Bristol-Myers Squibb Drug Fails Lung-Cancer Study

A blockbuster cancer treatment failed in a key study as the drug’s maker, Bristol-Myers Squibb, attempts to extend its usage for lung cancer patients.

Shares of the New York company plunged 16 percent Friday, its biggest one-day drop in 14 years. Shares of rival Merck & Co., which makes a rival cancer drug, spiked 10 percent to reach an 18-year high.

Bristol’s drug, Opdivo, and Merck’s drug Keytruda are immunotherapies, which bolster the immune system so that patients can better fight cancer. Both drugs are already approved to treat melanoma and lung cancer, but only after chemotherapy.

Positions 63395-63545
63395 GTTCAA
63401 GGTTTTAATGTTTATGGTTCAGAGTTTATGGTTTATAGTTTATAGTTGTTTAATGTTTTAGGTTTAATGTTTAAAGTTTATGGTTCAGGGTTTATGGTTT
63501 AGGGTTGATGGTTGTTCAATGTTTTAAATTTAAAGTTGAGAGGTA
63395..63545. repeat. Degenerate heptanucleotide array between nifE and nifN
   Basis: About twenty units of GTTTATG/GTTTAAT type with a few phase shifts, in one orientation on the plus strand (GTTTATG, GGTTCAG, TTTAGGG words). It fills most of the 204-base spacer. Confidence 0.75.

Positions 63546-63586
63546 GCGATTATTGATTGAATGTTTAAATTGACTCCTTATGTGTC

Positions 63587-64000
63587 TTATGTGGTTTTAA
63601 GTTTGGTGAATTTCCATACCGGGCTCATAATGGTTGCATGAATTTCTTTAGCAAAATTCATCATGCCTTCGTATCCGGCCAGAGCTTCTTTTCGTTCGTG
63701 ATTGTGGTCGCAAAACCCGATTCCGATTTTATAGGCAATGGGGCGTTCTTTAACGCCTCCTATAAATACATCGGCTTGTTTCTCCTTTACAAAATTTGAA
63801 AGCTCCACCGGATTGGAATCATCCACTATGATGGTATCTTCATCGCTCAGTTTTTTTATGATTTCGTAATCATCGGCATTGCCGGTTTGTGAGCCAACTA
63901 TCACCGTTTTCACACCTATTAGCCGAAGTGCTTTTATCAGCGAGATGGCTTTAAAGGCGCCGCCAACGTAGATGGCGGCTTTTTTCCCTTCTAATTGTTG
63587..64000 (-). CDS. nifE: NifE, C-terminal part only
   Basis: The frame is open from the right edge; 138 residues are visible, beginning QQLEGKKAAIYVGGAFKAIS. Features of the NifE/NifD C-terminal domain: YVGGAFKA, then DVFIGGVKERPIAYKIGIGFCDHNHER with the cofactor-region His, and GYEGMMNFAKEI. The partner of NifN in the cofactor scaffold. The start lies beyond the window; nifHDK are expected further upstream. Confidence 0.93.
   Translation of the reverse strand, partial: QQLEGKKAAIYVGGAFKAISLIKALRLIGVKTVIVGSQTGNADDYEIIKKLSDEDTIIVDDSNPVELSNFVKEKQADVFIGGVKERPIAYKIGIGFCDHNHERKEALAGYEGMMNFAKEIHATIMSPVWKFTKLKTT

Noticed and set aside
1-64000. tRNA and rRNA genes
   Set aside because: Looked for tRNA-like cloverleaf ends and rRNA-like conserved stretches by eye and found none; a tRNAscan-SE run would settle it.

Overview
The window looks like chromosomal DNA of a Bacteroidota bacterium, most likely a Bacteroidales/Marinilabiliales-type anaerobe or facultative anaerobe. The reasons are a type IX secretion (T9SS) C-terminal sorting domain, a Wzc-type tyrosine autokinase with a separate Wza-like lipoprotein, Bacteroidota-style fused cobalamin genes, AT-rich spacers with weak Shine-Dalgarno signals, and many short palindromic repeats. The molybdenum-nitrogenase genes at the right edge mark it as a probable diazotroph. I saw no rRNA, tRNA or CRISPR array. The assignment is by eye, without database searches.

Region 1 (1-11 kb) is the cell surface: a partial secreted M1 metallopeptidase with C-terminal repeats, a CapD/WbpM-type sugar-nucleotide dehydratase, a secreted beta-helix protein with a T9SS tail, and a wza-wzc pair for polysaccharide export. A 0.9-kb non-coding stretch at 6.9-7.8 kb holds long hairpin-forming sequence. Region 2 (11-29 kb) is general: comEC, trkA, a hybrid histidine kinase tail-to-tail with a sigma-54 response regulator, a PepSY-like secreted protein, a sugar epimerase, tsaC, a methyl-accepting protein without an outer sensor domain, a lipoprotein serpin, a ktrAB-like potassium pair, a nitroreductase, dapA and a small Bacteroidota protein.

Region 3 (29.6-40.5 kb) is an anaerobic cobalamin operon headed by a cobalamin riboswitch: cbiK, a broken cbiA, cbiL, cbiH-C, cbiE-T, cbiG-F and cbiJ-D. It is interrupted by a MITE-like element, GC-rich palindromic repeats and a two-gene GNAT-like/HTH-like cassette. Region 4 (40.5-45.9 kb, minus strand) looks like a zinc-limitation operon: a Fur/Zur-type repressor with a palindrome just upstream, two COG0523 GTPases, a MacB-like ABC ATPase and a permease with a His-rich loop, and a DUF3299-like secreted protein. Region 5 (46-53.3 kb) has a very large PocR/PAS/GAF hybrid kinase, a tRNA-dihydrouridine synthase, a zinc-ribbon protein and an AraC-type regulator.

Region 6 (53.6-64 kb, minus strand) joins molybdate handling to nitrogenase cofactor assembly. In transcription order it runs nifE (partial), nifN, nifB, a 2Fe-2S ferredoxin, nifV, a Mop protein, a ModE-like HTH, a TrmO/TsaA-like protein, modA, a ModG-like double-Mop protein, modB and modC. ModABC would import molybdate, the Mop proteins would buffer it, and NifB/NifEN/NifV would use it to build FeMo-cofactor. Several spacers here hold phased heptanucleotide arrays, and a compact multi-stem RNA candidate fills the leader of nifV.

In June, Merck reported positive results from a key study focusing on Keytruda as a lone treatment for lung cancer. The negative results from Bristol appear to put Merck in the lead for treating cancer patients without resorting to chemotherapy and its drastic side effects.

The latest late-stage study for Opdivo involved 541 patients who had received no prior treatment for lung cancer.

“We remain committed to improving patient outcomes through our comprehensive development program,” said Bristol-Myers CEO Dr. Giovanni Caforio.

-Associated Press

Restoring Chemotherapy Sensitivity by Boosting MicroRNA Levels

By increasing the level of a specific microRNA (miRNA) molecule, researchers have for the first time restored chemotherapy sensitivity in vitro to a line of human pancreatic cancer cells that had developed resistance to a common treatment drug.